Were they unmitigatedly guilty as once alleged, ad nauseam? Are they untouchable now, for reasons yet to be disclosed by those who hold law and order highly yet lightly at present? Where will the fully anticipated operationalisation of the Office of Missing Persons and a movement to restore not only democracy but the dead to their dear ones leave the villains who made a desert and called it peace? Is Government’s splendid benevolence paving the way for playing the Goat?

By the way

And we don’t mean to be disrespectful to the democrats who are really trying, but how hard is it to collar the remnants of a criminal cabal now that we’re ostensibly under the rule of men entirely great? Or must men and women who went to the grave believing that the rigorous pen is mightier than the sword of realpolitik remain dead – or missing for ever? 

Is it prudence (“we must be cautious – polities are perverse about their heroes”) or pragmatism (“we must carefully consider our own future – elections are eventually won by personalities not principles”) that prevents the powers that be from going the whole hog, or the Whole Goat?  

Be that as it may

But a journey of a thousand miles begins with but a step. Baby-steps have been taken towards national reconciliation. There are miles to go before we sleep. However hard the interim may seem to be, those who are sincerely committed to transitional justice as Sri Lanka’s last best hope before the light fades must stay the course. Rejoice with those who savour liberty. Grieve with those who yearn for closure. Mourn for those who have no body to bury or the ashes of a loved one’s destiny to inter. 

Therefore this week we stand with those who wait with bowed heads but uplifted eyes. Because this is the only way that we can serve the dearly beloved missing or not quite dead. I suspect that even if it is a dying political right to shout out aloud that there are still no answers, it is equally a human need to be allowed to ask the lively questions that make even all the political animals human.

(Journalist | Editor-at-large of LMD | Writer #SpeakingTruthToPower)


Share This Article


DISCLAIMER:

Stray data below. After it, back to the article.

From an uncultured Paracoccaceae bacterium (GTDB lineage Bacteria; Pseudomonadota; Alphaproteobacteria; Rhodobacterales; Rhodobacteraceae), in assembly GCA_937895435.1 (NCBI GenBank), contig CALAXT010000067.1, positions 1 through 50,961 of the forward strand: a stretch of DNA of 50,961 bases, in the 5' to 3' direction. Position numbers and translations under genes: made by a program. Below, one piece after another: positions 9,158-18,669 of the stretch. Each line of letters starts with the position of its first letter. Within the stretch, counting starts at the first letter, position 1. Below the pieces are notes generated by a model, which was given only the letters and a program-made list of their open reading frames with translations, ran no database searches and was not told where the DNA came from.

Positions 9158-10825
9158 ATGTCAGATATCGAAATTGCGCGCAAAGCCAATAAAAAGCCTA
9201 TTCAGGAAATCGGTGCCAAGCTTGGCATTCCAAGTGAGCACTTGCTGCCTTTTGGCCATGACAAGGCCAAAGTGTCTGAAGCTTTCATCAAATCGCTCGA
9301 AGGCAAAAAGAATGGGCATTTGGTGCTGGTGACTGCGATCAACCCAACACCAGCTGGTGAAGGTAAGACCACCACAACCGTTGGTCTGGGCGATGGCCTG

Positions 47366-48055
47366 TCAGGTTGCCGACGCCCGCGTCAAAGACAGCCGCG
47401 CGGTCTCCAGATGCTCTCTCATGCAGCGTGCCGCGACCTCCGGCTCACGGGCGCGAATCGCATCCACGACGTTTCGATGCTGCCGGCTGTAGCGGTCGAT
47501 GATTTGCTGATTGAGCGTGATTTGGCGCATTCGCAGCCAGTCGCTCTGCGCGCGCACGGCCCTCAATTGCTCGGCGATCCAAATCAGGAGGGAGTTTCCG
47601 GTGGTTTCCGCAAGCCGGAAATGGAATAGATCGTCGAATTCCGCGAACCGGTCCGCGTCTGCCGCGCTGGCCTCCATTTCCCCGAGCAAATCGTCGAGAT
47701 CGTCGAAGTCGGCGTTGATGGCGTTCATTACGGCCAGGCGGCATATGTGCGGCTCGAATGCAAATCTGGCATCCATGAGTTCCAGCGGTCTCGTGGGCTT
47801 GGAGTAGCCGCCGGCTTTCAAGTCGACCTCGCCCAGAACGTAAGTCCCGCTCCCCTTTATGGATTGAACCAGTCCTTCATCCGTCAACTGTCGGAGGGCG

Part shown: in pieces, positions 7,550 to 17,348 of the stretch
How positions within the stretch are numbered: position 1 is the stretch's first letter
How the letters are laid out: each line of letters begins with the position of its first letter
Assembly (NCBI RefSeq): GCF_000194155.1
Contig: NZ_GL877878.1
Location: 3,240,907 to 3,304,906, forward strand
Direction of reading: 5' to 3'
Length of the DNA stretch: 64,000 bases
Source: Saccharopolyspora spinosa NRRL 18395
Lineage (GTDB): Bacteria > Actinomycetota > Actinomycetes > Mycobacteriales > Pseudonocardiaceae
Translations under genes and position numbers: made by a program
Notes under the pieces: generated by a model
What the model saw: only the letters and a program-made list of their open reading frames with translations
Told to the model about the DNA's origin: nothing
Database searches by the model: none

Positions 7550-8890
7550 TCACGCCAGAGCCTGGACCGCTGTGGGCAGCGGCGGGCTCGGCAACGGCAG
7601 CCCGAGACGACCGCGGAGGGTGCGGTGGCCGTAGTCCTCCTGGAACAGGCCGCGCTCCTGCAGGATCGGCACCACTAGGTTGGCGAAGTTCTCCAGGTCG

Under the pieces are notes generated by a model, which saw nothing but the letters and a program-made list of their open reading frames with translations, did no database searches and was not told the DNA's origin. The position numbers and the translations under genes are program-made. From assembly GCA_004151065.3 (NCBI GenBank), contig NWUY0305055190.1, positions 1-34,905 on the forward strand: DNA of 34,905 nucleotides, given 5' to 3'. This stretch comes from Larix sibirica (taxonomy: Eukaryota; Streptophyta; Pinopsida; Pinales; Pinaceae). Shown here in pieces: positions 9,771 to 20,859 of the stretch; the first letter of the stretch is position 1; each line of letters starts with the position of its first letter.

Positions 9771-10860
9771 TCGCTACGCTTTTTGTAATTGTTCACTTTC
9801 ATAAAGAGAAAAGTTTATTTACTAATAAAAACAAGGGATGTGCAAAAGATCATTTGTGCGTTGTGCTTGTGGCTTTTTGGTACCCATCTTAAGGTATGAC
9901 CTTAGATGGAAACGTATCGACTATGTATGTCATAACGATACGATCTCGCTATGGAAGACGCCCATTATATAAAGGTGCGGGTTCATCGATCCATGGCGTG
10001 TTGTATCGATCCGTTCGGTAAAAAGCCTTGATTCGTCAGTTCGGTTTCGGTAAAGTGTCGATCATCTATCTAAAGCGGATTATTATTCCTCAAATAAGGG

1. All comments will be moderated by the Daily FT Web Editor.

2. Comments that are abusive, obscene, incendiary, defamatory or irrelevant will not be published.

3. We may remove hyperlinks within comments.

4. Kindly use a genuine email ID and provide your name.

5. Spamming the comments section under different user names may result in being blacklisted.

COMMENTS

Today's Columnists

Laurels of ‘Living Together’: Refreshing reflections

Tuesday, 25 September 2018

It was a memorable evening with a mega gathering for a meaningfully different reason. It was not just another book launch with ego-boosting speeches about the author. It was also not an event where a popular politician coming late and preaching about


The fate of the rupee: Central Bank is caught with ‘Devil’s Alternative’

Tuesday, 25 September 2018

Not all are losing when the rupee depreciates The recent depreciation of the rupee against the US dollar in the market has apparently driven the entire nation to a panic mode. While it had been a field day for the media and opposition law makers, the


Southbound rupee and northbound CoL

Tuesday, 25 September 2018

The Sri Lankan Rupee hit a record low of 170 per $ last week, and the Minister of Finance warns of further depreciation. This is inevitable given the chaotic state of the nation’s economy. While the rupee turns south, CoL (cost of living) has no o


In the desert of Tamil films, actor Sivaji Ganesan was an oasis

Saturday, 22 September 2018

‘Indian Film,’ first published in 1963 and co-authored by former Columbia University Professor Erik Barnouw and his student Dr. Subrahmanyam Krishnaswamy, is considered a seminal study of the evolution and growth of Indian cinema. The book is cit


Columnists More